Human glyco-engineered CHO cells

Period of Performance: 09/01/2017 - 08/31/2018

$701K

Phase 2 SBIR

Recipient Firm

Larix Bioscience, LLC
Sunnyvale, CA 94089
Principal Investigator
Principal Investigator

Abstract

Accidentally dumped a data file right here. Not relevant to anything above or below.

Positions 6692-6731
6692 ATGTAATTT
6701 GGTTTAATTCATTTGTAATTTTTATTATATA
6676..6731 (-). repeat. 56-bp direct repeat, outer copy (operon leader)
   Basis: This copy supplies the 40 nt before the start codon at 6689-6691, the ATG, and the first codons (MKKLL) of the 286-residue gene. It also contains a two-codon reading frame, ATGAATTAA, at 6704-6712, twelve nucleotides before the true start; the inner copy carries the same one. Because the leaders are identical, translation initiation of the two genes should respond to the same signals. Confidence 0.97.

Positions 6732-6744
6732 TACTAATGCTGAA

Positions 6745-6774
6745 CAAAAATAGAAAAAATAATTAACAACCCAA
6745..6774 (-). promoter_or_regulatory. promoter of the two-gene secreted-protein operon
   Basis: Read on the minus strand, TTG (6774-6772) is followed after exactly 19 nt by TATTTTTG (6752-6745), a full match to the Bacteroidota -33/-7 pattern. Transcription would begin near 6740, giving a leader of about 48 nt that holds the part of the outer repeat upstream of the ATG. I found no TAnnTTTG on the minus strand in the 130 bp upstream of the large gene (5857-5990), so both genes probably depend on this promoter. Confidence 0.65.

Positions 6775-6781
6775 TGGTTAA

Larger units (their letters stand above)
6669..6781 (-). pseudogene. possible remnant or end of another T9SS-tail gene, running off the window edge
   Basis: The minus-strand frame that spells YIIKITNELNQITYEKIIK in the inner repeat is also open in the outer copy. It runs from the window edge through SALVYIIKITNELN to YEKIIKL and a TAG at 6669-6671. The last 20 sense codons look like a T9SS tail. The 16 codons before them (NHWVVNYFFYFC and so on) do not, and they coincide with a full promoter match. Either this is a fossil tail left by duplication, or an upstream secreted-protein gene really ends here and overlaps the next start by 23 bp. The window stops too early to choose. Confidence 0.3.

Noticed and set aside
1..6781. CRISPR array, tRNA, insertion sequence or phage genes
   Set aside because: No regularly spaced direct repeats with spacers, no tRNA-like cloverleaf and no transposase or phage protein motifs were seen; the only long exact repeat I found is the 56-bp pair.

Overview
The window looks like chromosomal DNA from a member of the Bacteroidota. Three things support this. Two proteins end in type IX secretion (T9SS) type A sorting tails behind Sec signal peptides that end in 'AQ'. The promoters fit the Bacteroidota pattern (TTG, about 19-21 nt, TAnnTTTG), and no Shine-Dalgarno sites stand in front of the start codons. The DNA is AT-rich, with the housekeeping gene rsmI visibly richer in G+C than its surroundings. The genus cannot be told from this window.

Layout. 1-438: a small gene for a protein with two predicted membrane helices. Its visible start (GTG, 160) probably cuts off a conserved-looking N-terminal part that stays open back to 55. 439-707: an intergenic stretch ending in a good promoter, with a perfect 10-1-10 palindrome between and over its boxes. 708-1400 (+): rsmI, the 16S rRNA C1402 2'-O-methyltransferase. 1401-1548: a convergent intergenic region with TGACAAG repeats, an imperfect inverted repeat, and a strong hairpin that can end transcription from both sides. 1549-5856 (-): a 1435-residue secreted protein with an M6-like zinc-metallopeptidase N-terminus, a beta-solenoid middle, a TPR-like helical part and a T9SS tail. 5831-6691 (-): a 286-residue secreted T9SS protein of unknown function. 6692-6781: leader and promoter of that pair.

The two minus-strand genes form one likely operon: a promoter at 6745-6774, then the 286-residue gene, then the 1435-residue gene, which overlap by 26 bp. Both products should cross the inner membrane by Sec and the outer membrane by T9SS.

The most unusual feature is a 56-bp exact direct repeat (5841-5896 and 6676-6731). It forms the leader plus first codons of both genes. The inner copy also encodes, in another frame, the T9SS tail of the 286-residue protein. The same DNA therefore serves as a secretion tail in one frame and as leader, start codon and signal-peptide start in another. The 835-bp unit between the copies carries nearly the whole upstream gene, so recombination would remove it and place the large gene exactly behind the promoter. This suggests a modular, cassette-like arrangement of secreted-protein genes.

Human Glyco-engineered CHO Cells Abstract Glycosylation is well known to modulate the activity of therapeutic proteins. Recently, sialylation of the N-linked glycan chains has been shown to significantly affect recombinant glycoprotein stability and activity. For example, the degree of sialylation directly correlates with serum half-life. Sialic acids are also important modulators of immunogenicity, a major problem with protein-based therapeutics. Immunogenicity inversely correlates with the degree of sialylation. Negatively charged sialic acids influence protein-specific parameters like thermal stability, resistance to proteolysis, and solubility. Despite the importance of sialylation, sialic acid incorporation by the production platforms in wide use today, including Chinese hamster ovary (CHO) cells, is inefficient and highly variable, a product consistency issue. Variable sialylation is due largely to the activity of sialidases, as is the incorporation of the non-human sialic acid Neu5Gc, to which most humans possess antibodies. Therefore, it is of great interest to develop methods or platforms to yield uniformly sialylated proteins with a fully human sialylation profile. While several methods have been described to address sialic acid incorporation, none has yet been widely adopted due to inefficiencies or the increased cost of production. In phase 1 we utilized the CRISPR/Cas system for genome engineering to develop a proprietary method for rapid, efficient generation of homozygous negative cell lines: Double-allele Knockout (DAKO) technology. DAKO was used for successful deletion of two sialidases in CHO cells. During this Phase II project, we will utilize these cells to produce an improved alpha-1-antitrypsin (A1AT) with human-like sialyation/glycosylation and will investigate the role of glycosylation in A1AT activity using animal models. In addition to A1AT, antibodies and other glycoproteins produced in these cells will have a high degree of sialic acid incorporation.